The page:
It’s been a while since we looked at inflation numbers and interest rates, but they remain an important factor for both investor sentiment and market performance. The aim of the major Central Banks has been to orchestrate a ‘soft landing’ for each of their economies by driving down inflation without entering a significant period of recession. In the UK, the price we are seemingly paying for our efforts to lower inflation is an economy going nowhere quickly, with the International Monetary Fund forecasting that the UK economy will grow by only 0.5% this year and risks being trapped in a prolonged period of weak growth and stubborn inflation.

The latter remained in focus last week, and data suggests that there may yet be further to go before the Bank of England will feel comfortable enough to start cutting rates. Whilst UK inflation eased to 3.2% from 3.4% it remained ahead of the consensus. Service sector inflation, which is seen as a good measure of domestically generated inflation, stood at nearly 6%, driven higher by rising insurance premiums, restaurant prices and accommodation costs. It is a similar picture in the US where inflation levels rose in March, and it looks like rate cuts there remain even further away than in the UK.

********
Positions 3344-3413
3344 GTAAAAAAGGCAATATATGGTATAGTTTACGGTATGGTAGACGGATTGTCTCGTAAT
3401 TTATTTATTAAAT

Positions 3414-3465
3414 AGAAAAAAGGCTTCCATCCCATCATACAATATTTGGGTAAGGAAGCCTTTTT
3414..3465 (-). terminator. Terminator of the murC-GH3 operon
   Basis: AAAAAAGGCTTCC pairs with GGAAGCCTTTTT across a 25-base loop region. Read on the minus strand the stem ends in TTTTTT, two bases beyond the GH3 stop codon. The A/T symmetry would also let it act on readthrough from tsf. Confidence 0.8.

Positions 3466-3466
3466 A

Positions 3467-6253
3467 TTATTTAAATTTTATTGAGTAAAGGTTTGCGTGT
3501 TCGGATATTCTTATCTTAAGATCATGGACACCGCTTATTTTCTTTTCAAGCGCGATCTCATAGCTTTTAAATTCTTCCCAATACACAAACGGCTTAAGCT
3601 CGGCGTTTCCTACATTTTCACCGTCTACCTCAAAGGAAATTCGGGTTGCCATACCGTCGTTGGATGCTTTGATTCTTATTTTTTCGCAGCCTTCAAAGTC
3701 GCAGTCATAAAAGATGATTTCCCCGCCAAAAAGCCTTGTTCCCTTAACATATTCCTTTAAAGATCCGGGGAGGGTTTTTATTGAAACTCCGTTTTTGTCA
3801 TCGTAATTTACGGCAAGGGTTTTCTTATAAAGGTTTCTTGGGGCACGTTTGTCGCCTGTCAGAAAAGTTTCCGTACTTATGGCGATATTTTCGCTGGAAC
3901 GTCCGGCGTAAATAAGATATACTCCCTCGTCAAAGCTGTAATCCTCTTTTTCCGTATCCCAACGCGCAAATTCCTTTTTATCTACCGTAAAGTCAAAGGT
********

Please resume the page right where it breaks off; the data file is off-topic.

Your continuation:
One thing that could further derail the outlook is the price of energy, with oil up by over 15% since the middle of December on the back of ongoing geopolitical concerns, extended supply cuts and what appears to be quite resilient levels of demand. There is little doubt that falling energy prices have done a lot of the heavy lifting in terms of bringing headline inflation levels down, so the impact of any further upwards movement over the coming months is something that investors will need to keep under review.

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